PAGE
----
When employees think about work-related disability, they may imagine sudden accidents such as falls, vehicle collisions and machinery malfunctions. Many cases of disability are caused silently by harmful chemicals, as every workers’ compensation lawyer in Illinois knows. Some common substances can lead to serious illness or even death after a brief period of unsafe exposure.

How can chemicals harm workers?

Chemicals can harm workers in many different ways. Short-term exposure to acutely high levels of a harmful chemical can cause serious or lethal poisoning. Long-term exposure can cause sensitization and severe allergic reactions. Some chemicals cause no immediate effects but are linked with elevated risks of cancer several decades after exposure. Other carcinogenic chemicals may lead to a cancer diagnosis as little as one year after the worker is exposed. Many chemicals also pose a risk of fire or explosion, even if workers are physically protected from their effects. People can stay healthy on the job by learning about some common chemicals that may cause them harm in the workplace.

1. Pesticides

Many agricultural workers face a level of exposure to pesticides that may cause severe health problems. These powerful chemicals are designed to eradicate pests and keep crops intact until harvest. Many pesticides are safe at the normal levels that reach consumers, but dangerous at the higher concentrations found in processing plants and on farms.

Strong pesticides can cause a range of respiratory and neurological problems. If pregnant women are exposed to these chemicals on a regular basis, their children run an elevated risk of birth defects and developmental delays. No level of pesticide exposure on the job is acceptable for pregnant employees. A workers’ compensation lawyer in Illinois knows that pregnant and nursing mothers have the right to be protected from pesticides in the workplace.

2. Solvents

Solvents are important in many trades, from precision manufacturing to beauty parlors. People who are employed in factories are often exposed to unsafe levels of solvents. There is also a high risk for employees who work in nail salons, hobby shops and other places where powerful glues and gels are used every day. These solvents are harmful to the human respiratory system and the human brain. They can cause lasting brain damage if they are not properly controlled.

When workers must handle solvents on the job, OSHA regulations require proper safety protection and filtering masks. Many workstations are now designed with better ventilation to cut the risk of solvent-related damage. Every worker has the right to a safe workstation.

3. Lead

Lead poisoning is a well-known risk in a number of workplaces. Many items and substances found on the job may contain unsafe levels of lead, including all of the following:

  • Pipes and pipe solder
  • Paint
  • Caulk
  • Batteries
  • Ceramics

Lead has been outlawed in modern American household construction, but industries such as manufacturing and mining may still use it in specialized applications, and people who work on older buildings are often at severe risk.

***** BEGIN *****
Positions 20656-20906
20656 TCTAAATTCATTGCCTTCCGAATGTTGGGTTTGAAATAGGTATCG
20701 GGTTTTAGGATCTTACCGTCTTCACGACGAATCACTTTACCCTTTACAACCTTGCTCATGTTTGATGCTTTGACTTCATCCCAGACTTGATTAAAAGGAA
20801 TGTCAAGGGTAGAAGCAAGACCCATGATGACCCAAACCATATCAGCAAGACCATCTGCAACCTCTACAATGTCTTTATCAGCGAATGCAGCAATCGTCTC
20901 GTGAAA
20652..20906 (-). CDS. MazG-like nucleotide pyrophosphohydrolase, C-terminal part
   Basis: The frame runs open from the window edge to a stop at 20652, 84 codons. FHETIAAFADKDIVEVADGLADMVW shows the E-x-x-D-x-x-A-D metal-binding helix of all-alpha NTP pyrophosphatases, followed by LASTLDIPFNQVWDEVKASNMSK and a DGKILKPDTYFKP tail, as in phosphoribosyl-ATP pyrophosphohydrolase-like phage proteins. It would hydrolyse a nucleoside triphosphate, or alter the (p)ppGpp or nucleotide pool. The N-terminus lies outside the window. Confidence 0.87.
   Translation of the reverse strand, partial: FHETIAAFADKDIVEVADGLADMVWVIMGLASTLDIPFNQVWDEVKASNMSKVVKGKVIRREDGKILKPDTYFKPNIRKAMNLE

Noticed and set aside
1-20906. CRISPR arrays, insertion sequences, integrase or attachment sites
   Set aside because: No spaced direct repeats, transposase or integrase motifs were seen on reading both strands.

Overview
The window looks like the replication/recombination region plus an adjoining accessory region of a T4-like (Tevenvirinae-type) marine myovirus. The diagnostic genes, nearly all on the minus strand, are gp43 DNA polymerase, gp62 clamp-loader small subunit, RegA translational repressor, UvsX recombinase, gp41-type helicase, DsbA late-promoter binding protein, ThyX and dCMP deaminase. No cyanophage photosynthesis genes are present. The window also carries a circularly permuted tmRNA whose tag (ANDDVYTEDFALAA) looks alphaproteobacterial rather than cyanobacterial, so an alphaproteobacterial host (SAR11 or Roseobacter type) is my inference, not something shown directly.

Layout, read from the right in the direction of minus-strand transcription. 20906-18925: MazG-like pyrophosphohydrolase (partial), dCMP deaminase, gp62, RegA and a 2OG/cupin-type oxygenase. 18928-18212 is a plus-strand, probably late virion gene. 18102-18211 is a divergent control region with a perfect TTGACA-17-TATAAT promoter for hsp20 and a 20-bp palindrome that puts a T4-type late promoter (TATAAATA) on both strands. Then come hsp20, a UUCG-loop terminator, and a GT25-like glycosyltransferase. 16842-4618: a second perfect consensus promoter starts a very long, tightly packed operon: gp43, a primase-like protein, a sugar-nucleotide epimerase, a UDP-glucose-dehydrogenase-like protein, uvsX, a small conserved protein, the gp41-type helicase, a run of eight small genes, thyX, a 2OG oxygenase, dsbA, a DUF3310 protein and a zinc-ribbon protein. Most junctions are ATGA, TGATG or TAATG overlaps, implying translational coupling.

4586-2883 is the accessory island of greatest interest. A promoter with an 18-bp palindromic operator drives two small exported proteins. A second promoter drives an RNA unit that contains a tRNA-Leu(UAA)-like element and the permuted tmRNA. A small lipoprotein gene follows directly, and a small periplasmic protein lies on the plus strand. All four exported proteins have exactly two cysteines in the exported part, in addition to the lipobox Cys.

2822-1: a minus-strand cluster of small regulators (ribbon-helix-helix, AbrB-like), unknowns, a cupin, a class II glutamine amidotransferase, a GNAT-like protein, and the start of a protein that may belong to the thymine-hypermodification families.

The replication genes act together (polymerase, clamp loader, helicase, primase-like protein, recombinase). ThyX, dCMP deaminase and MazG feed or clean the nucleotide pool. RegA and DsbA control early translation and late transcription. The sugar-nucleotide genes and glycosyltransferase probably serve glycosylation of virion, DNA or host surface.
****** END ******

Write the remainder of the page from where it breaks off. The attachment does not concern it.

Workers can suffer the effects of lead exposure after just a few days on the job. It is very important to follow proper decontamination procedures after working with lead-containing substances. According to the National Institute for Occupational Safety and Health, decontamination towels can remove 98 percent of harmful residue from a worker’s skin after handling lead on the job. Even with these safety measures in place, employees must be aware of the dangers of lead exposure and take action to avoid it whenever possible. NIOSH guidelines prohibit all unnecessary handling of lead-containing substances.

4. Silica dust

Most forms of rock and sand are made of silica. This important natural substance makes up many of the common materials in industry, including concrete, asphalt, abrasives, brick, tile, granite, masonry, mortar and cement. When these materials are ground finely, they create silica dust. This dust can be harmful to the health of workers.

People who engage in sawing, cutting or blasting these materials may suffer long-term problems. Breathing silica dust crystals can cause silicosis, a disease that harms and thickens the tissue in the lungs. Silicosis can develop in just five years of exposure to elevated concentrations of silica dust on the job. In many cases, silicosis is disabling or even fatal. Silica dust exposure is also associated with increased levels of lung cancer, according to recent OSHA studies.

As employers become increasingly aware of the hazards of silica dust, industries have begun to develop safer materials for blasting and masonry. Silica exposure is not inevitable in any industry. Workers have the right to safe materials and protective gear.

5. Asbestos

Asbestos was considered a “miracle substance” for much of the past century. Its insulating properties and fireproof qualities made it a popular choice for building homes, schools, ships, factories and other structures. Builders were unaware of the deadly effects that asbestos can have on the human body. This lethal substance has been banned for decades in American construction, but the effects still linger in older buildings, as any workers’ compensation lawyer in Illinois knows.

Common diseases caused by asbestos include lung cancer, mesothelioma, severe digestive disorders and disabling respiratory illnesses. According to current statistics compiled by the World Health Organization, more than 100,000 people die each year as a direct result of asbestos exposure. No amount of job-related exposure to asbestos is safe for any worker.

Workers should understand their rights

Unsafe chemical exposure on the job can cause severe illness and disability. Chicago workers who have been harmed by chemicals have the right to compensation. Speaking with a lawyer may help employees understand their rights.